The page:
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Liposome-encapsulated doxorubicin compared with conventional doxorubicin in a randomized multicenter trial as first-line therapy of metastatic breast carcinoma
Article first published online: 28 DEC 2001
Copyright © 2002 American Cancer Society
Volume 94, Issue 1, pages 25–36, 1 January 2002
How to Cite
Harris, L., Batist, G., Belt, R., Rovira, D., Navari, R., Azarnia, N., Welles, L., Winer, E. and TLC D-99 Study Group (2002), Liposome-encapsulated doxorubicin compared with conventional doxorubicin in a randomized multicenter trial as first-line therapy of metastatic breast carcinoma. Cancer, 94: 25–36. doi: 10.1002/cncr.10201
Fax: (617) 632-3709
Dr. Nozar Azarnia is a consultant for Elan Corporation.
Lauri Welles is an employee of Elan Pharmaceuticals.
Eric Winer was a consultant to the Liposome Company in 1999 during the course of their submission of TLD to the FDA.
The following investigators and their institutions also participated in the study: Thomas Garrett, Columbia-Presbyterian Medical Center, New York, NY; Douglas Blayney, Lewis Cancer Care Center, Pomona, CA; Laurence Elias, UNM Cancer Center, Albuquerque, NM; Joanne Mortimer, Barnard Cancer Center, St. Louis, MO; Burton Needles, Saint John's Mercy Medical Center, St. Louis, MO; Timothy Webb, Central Arkansas Oncology Clinic, Hot Springs, AR; Joshua Atiba, UC Irvine Medical Center, Orange, CA; John Bickers, LSU Medical Center, New Orleans, LA; Thomas Godfrey, Loma Linda University Medical Center, Loma Linda, CA; Richard Love, University of Wisconsin Hospital, Madison, WI; Dustan Osborn, Western Washington Cancer Center, Olympia, WA; Joseph Aisner, University of Maryland Cancer Center, Baltimore, MD; Tom Anderson, Froedtert Memorial Lutheran Hosp, Milwaukee, WI; Dean Butler, Dial Research Associates, Nashville, TN; Paul Calabresi, Rhode Island Hospital, Providence, RI; Lawrence Feldman, Mount Sinai Hospital, Chicago, IL; Robert Kerr, Southwest Regional Cancer Centers, Austin, TX; Hans Nevinny, Memorial Medical Center, Tulsa, OK; Craig Reynolds, Ocala Oncology Center, Ocala, FL; Andrew Schneider, Hematology and Medical Oncology, Lauderhill, FL; Charles Tweedy, Amos Community Cancer Center, Columbus, GA; William Whaley, West Paces Ferry Clinic, Atlanta, GA; Michael DeMattia, Mount Clemons Hospital, Mount Clemons, MI; Gregory Harper, Lehigh Valley Hospital, Allentown, PA; Rebecca Moroose, Walt Disney Memorial Cancer Institute, Orlando, FL; Harry Staszewski, Winthrop University Hospital, Mineola, NY; Albert Begas, Boca Raton Community Hospital, Boca Raton, FL; Janice Dutcher, Montefiore Medical Center, Bronx, NY; Robert Ellis, Madigan Army Medical Center, Tacoma, WA; Gini Fleming, University of Chicago Medical Center, Chicago, IL; Michael Garcia, Norwood Clinic Research Center, Birmingham, AL; Joel Granick, Midwestern Regional Medical Center, Zion, IL; Jonathan Kloss, Lourdes Hospital Cancer Center, Binghamton, NY; Michael Roberts, Hematology and Oncology Associates, Phoenix, AZ; Federico Sanchez, Cancer Care Center, Menomonee Falls, WI; Richard Silver, New York Hospital–Cornell Medical Center, New York; Harvey Taylor, Hodges Cancer Center, Lubbock, TX.
- Issue published online: 28 DEC 2001
- Article first published online: 28 DEC 2001
- Manuscript Accepted: 17 AUG 2001
- Manuscript Received: 1 JUN 2001
- Elan Pharmaceuticals, Princeton, New Jersey
- TLC D-99;
- breast carcinoma;
- liposomal chemotherapy
The objective of this study was to compare the efficacy and toxicity of the liposome-encapsulated doxorubicin, TLC D-99 (Myocet, Elan Pharmaceuticals, Princeton, NJ), and conventional doxorubicin in first-line treatment of metastatic breast carcinoma (MBC).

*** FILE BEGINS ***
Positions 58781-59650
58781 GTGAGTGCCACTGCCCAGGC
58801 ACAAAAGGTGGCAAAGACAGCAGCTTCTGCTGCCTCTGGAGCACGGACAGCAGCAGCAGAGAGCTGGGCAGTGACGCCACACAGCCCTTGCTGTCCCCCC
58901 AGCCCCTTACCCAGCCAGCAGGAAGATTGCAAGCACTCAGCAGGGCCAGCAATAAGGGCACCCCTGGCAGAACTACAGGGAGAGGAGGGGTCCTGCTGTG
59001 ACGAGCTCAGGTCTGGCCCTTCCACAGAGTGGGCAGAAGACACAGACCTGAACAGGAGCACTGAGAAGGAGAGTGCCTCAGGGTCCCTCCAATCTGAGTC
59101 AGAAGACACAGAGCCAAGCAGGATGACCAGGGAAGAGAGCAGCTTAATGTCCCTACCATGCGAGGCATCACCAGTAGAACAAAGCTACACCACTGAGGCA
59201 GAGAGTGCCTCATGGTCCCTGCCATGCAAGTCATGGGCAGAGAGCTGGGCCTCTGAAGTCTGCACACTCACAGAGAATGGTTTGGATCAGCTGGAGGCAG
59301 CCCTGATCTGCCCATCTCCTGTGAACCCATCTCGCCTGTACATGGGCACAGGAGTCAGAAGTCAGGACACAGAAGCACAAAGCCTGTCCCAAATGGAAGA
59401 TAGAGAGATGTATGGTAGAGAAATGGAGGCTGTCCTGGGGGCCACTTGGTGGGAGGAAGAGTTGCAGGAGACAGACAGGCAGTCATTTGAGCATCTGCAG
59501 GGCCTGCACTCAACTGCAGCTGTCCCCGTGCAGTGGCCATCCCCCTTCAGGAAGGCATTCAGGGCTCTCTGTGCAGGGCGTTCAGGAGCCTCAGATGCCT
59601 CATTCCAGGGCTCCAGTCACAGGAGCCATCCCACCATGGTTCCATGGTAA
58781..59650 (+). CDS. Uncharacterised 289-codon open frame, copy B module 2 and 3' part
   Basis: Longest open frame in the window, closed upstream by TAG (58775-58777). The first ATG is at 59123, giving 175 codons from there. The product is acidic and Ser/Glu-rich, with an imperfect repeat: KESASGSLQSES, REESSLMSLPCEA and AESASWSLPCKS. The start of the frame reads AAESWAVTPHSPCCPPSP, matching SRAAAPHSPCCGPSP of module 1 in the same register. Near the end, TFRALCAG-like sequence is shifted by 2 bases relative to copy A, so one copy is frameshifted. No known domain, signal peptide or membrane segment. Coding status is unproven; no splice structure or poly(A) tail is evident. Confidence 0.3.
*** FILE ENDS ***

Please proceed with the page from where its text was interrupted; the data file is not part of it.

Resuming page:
Two hundred twenty-four patients with MBC and no prior therapy for metastatic disease were randomized to receive either TLC D-99 (75 mg/m2) or doxorubicin (75 mg/m2) every 3 weeks, in the absence of disease progression or unacceptable toxicity. The primary efficacy endpoint was response rate. Responses were assessed using World Health Organization criteria and were required to be of at least 6 weeks' duration. The primary safety endpoint was cardiotoxicity. Cardiac function was monitored by multiple-gated radionuclide cardioangiography scan, and the left ventricular ejection fraction (LVEF) was scored at a central laboratory. Patients were removed from study if LVEF declined 20 or more EF units from baseline to a final value of greater than or equal to 50%, or by 10 or more units to a final value of less than 50%, or onset of clinical congestive heart failure (CHF).
Median age was 54 years in both treatment groups. All relevant prog nostic factors were balanced, with the exception that there were significantly more progesterone receptor positive patients in the doxorubicin-treated group. Protocol-defined cardiotoxicity was observed in 13% of TLC D-99 patients (including 2 cases of CHF) compared to 29% of doxorubicin patients (including 9 cases of CHF). Median cumulative doxorubicin dose at onset of cardiotoxicity was 785 mg/m2 for TLC D-99 versus 570 mg/m2 for doxorubicin (P = 0.0001; hazard ratio, 3.56). The overall response rate was 26% in both treatment groups. The median TTP was 2.9 months on TLC D-99 versus 3.1 months on doxorubicin. Median survival was 16 versus 20 months with a nonsignificant trend in favor of doxorubicin (P = 0.09). Clinical toxicities, commonly associated with doxorubicin, appeared less common with TLC D-99, although the difference was not statistically significant. There was only one report of palmar-plantar erythrodysesthesia (Grade 2) with this liposomal formulation of doxorubicin.
Single-agent TLC D-99 produces less cardiotoxicity than doxorubicin, while providing comparable antitumor activity. Cancer 2002;94:25–36. © 2002 American Cancer Society.